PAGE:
My journey to starting a law firm
I left private practice in 2014 with a bit of a bang. I was 3 years qualified when I started a new role with a top law firm, and I was so excited. I was convinced that I wanted to be on the partnership track, and I was prepared to work hard to get there.
It very quickly became apparent that it was not what I wanted. Within a few days of being there I hadn’t seen my children and I’d been treated like total crap by a number of partners.
Two weeks later I handed in my notice. I didn’t have another job; I hadn’t had time to even look for one. But I knew I had to get out of that environment before it completely consumed me. I left the same day, convinced that my career in law was over and not having a clue what to do instead.
It didn’t take long to get back on my feet. I found some consultancy work to pay the bills, so I decided to do that until I had my light bulb moment of what I wanted to do next. Over the next three years I had numerous ideas of what I could do, both within and outside of the legal industry; but the idea of starting my own law firm never left me.
I’d worked so hard to qualify as a solicitor. My A level grades were against me, I couldn’t afford to go back to university without sponsorship, and it was during the 2009 recession when jobs were thin on the ground. I wasn’t going to easily throw all that away and start something new, but I knew that I’d really struggle to find somewhere I was happy working.
So, in January 2017, I embarked the journey of starting my own law firm, with a two month old baby in tow. My mission was to create a business that challenged the status quo and legal stereotypes. I never understood why law had to be pretentious, stuffy and devoid of personality, so I wanted to create something that was the opposite of all those things.
I didn’t have a clue where to start.
I’d dipped my toe in entrepreneurialism a few years before, when I started a side hustle, and my husband had started a couple of businesses, so between us we knew the basics. But when it came to the world of regulated legal services, I was completely out of my depth. I also didn’t have any money, which always makes starting a business harder!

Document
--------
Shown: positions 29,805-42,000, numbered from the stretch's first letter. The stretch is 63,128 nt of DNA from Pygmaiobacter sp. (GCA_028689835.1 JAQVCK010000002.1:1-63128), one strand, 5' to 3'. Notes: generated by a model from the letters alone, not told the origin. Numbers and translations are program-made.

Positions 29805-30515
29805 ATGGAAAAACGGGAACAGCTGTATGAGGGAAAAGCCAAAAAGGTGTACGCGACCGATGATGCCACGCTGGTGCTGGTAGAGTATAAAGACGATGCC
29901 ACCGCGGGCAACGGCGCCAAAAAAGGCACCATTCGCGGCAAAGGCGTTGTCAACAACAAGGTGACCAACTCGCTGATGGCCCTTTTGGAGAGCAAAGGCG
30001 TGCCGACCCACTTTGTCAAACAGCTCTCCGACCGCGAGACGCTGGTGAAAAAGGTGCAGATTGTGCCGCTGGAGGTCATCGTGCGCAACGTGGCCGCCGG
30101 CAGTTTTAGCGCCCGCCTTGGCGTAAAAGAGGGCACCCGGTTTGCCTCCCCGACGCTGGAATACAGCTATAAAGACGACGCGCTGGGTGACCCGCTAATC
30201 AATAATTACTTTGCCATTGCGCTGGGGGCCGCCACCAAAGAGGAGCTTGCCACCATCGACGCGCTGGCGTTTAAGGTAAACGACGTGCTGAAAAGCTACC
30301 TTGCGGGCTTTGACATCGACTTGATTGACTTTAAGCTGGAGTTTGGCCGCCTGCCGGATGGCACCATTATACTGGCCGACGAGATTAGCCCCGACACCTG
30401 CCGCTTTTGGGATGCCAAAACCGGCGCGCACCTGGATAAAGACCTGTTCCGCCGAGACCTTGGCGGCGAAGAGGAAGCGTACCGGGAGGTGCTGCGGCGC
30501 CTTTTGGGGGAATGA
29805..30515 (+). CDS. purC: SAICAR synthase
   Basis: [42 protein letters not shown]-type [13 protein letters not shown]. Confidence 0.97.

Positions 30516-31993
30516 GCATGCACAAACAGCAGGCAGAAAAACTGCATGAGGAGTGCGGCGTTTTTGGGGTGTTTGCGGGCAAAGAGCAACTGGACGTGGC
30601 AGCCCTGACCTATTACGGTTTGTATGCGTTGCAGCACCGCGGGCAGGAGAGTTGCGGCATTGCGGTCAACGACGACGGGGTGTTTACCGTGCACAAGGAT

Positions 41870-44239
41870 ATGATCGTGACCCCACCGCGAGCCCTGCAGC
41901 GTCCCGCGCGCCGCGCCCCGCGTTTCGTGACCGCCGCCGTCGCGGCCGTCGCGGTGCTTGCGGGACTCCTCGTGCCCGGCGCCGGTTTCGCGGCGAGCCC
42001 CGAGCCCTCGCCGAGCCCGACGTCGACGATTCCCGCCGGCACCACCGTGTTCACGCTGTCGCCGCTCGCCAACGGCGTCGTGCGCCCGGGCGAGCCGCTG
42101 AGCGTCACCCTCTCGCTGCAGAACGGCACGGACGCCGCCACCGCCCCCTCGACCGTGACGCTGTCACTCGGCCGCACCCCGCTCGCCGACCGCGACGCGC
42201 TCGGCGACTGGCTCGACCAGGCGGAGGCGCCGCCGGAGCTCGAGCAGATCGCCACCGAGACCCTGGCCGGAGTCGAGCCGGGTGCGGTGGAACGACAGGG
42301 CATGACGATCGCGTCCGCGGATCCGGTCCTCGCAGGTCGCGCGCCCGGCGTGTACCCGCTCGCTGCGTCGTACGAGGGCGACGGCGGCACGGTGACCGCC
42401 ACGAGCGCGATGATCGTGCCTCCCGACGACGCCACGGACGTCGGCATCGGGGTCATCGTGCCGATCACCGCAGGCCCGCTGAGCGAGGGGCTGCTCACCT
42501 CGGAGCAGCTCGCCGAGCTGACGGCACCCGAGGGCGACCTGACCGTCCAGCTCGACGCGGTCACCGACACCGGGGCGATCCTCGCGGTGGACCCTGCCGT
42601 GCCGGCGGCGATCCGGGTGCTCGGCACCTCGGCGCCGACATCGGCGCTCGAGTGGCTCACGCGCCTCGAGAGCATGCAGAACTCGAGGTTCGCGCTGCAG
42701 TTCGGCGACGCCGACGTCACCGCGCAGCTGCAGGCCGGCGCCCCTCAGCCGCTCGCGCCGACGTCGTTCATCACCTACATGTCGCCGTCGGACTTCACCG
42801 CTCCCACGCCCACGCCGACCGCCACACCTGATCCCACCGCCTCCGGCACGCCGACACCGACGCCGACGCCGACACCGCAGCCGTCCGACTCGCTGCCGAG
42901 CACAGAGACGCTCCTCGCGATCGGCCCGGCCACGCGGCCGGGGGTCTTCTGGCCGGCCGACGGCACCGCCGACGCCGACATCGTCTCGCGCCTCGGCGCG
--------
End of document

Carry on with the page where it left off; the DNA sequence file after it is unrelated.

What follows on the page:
Whenever I discussed my plans with anyone I was told I was completely mad.
I heard numerous stories from people who had also decided to start their own law firms but had met with insurmountable obstacles, the most notable being the cost of professional indemnity insurance. I never figured out if any of these people actually tried to start their own law firm, of if they just thought about it and the stories they were sharing with me prevented them from even trying. I suspect that was the case though.
I spent countless hours trawling Google trying to find some useful information, but there was very little available. I eventually found the contact details of a really helpful insurance broker (who unfortunately is no longer working there, but I can provide details of her replacement). She talked me through the process of writing my business plan and completing the application form for insurance, and even provided me with some templates.
The SRA website helped me understand how to become authorised and what it means to run a regulated law firm. I’m not going to lie; it’s definitely not for the faint-hearted. But I eventually got my head around it all and managed to write my business and plan and complete all the forms. There were so many forms!
A few months later and my insurance and SRA authorisation fell into place. I remember sitting at my desk on 1 July 2017 thinking "shit, now I need to make this work!" I had no client following so I had to go out and persuade businesses to give me their legal work, and I somehow managed to make £17k in my first month. Cue the need for all founders to be able to sell!
When I look back at those times now, I can see how much I’ve learned. About law, myself and business. Starting Stephenson Law has been the hardest thing I’ve ever done, but also the most rewarding and enjoyable. For the first time in my life, I’ve finally felt like I belong somewhere.
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